Upon learning that he has no choice but to assist the Penguin, due to the criminal’s threats against his daughter, Earl Cooper launches into a three-minute flashback about the origin of his relationship with Batman. As his reminiscence ends, the Penguin hardly seems to care. This is to satisfy our curiosity, yes, but I find it odd how heavily the story is bludgeoned for the sake of such information. Amusingly enough, that flashback is the only thing I enjoy about The Mechanic, in spite of its confounding context.
Batman helps people not always by apprehending their predators; he also does little things. As Bruce Wayne he donates to charities and sets up institutions for the benefit of the underprivileged. Here Batman is the one looking out for a man down on his luck. First he saves Earl by defeating his attackers. But as Earl wanders the streets desperate for work, Batman saves him again, this time by offering him a job. What The Mechanic does is reveal to us part of Batman’s network of contemporaries. We have not known of Earl’s existence before, but his appearance here leads us to believe that he is just the tip of the iceberg. Who else has Batman helped out by letting him or her become an active participant in his life as a crime-fighter?
That is about the limit of my enjoyment though. The writers hope to absorb us in the high-tech world of the Batmobile and the multitude of possibilities that might accompany a total sabotage. But AKOM kills all visual splendor dead, at the same time the storyboard artists fail to milk the premise for all that its worth. Penguin takes hold of the Batmobile and proceeds to drive it through an empty airport before sending it careening off a parking garage.
Even if some flashy visuals held my interest, The Mechanic would remain a weak installment. Ideas should be fueled by storytelling elements like suspense and characterization, not by how neat the Batmobile looks or operates. As we are spoon-fed information about the Batmobile and why it must be connected to Earl (something Batman in good character would have likely foreseen), we lose interest in the Penguin’s one-dimensional depiction as an evil mastermind devoid of any bourgeoisie charm and in Batman’s and Robin’s uniform personality.
When we are not pausing for patronizing exposition, we are following Batman and Robin through the streets of Gotham as they chase after bland henchmen of the Penguin. The power of the series is being able to look at a character and detect some semblance of emotion or feeling or motivation in their simple cartoon designs. Entries like this remove these things, so that we left with a hollow surface of puppets performing the most meaningless of tasks.
What happens is that, in an accident involving the Penguin and his goons, the Batmobile gets destroyed, and so Batman has to turn to his friend Earl Cooper, an automotive engineer who has been building and repairing Batman’s vehicles for a long time. Unfortunately, the Penguin finds out about some strange parts ordered and traces them to Cooper’s garage, deducing that he must be the Batmobile’s mechanic. After sabotaging the Batmobile, he puts Batman and Robin into serious danger.
I’ll say right now that the flashback that somehow makes it way into the story is the only worthwhile part of the episode. It’s actually sort of interesting watching an honest man in a rut get helped out by the Batman. This illustrates not only the fact that Batman seems attracted to honest men among the corrupt and also that Batman doesn’t just save people from criminals, but he does his best to help out any disadvantaged person. I like it, but it fits poorly into the narrative, which is more typical action cartoon nonsense without the slightest hint of depth. In fact, I hear this story is a retelling of one that had been done a good three times before. No wonder the characters have no personality and the episode is filled with clichés. For instance, Earl has a daughter. What purpose does she serve? None; she’s a damsel in distress. Why is Penguin such a stereotypical evil villain? It seems to be because in bad action cartoons, villains aren’t allowed to have interesting characterizations. Most things in this episode are unoriginal and built on common stereotypes and qualities inherent to generic superhero cartoons.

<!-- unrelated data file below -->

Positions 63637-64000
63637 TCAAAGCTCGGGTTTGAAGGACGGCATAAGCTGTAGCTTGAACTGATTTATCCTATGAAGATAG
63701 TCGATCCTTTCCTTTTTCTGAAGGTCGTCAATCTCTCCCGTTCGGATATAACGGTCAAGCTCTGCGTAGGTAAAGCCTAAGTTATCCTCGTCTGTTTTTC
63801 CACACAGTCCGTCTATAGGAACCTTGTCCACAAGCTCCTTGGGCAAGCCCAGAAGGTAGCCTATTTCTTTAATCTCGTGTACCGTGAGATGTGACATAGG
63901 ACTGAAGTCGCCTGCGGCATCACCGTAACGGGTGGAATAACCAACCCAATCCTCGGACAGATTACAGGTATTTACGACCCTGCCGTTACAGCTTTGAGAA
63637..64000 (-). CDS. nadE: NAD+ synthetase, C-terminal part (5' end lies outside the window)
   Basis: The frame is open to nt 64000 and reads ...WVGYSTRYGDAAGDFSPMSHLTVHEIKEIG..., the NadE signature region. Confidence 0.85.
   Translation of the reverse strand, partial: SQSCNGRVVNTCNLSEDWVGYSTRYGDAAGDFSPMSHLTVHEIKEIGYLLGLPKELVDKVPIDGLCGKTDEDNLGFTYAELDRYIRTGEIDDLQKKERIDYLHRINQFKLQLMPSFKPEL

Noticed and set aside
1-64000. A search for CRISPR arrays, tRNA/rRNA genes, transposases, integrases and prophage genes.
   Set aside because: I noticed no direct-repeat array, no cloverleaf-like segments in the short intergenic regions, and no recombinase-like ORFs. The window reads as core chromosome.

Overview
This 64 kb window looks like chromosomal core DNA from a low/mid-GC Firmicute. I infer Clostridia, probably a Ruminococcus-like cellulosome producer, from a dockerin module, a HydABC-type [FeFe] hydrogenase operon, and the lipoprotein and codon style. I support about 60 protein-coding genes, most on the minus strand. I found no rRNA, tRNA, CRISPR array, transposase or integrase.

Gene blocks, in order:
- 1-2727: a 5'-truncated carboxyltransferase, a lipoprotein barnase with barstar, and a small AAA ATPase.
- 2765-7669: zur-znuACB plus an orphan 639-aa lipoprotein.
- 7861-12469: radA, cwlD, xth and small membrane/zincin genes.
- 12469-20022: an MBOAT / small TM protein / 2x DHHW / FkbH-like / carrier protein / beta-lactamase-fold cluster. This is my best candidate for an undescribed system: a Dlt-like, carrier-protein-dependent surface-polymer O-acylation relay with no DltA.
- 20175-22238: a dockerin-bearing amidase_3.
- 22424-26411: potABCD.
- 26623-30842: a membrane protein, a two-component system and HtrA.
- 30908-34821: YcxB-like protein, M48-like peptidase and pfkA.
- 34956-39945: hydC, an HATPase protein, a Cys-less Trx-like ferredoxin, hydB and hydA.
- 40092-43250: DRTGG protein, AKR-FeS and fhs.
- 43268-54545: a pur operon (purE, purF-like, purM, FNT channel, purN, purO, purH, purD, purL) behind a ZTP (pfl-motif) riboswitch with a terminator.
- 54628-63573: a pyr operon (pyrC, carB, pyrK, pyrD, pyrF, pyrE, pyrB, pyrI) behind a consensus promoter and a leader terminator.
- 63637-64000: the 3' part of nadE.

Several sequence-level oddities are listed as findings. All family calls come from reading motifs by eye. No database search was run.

What makes the episode even worse is the fact that so much of it makes no sense. The example that comes to mind immediately is Penguin’s uncanny ability to pilot the Batmobile from such a long distance away, even through tunnels that he can’t possibly see. I’m also thinking about why the Penguin just happens to be the villain who gets contacted by an official with access to reports of the odd parts Earl had ordered, especially given that just happened to be the criminal that damaged Batman’s car earlier on. It’s far too coincidental. Things like Penguin’s hideout in the sewers and giant duck vehicle aren’t so much flaws so much as they make the episode all the more ridiculous.
The animation is horrible. The only thing that makes it worth shedding any happiness over is that it is the last episode animated by AKOM in all of ‘Batman: the Animated Series’. But that realization obviously does nothing to benefit the animation, and it’s so bad that it makes the episode hard to sit through. Penguin seems to change his size and shape every scene; one in particular has his eye growing absurdly large. It also greatly hinders the episode’s climax. The backgrounds and music are more of what we’re used to, making for yet another episode that falls short in both story and artistic merit.
It’s a relief that ‘The Mechanic’ is one of the last truly bad episodes of the series. The episode is one of the most generically plotted, badly animated, and downright uninteresting episodes of the series ever produced.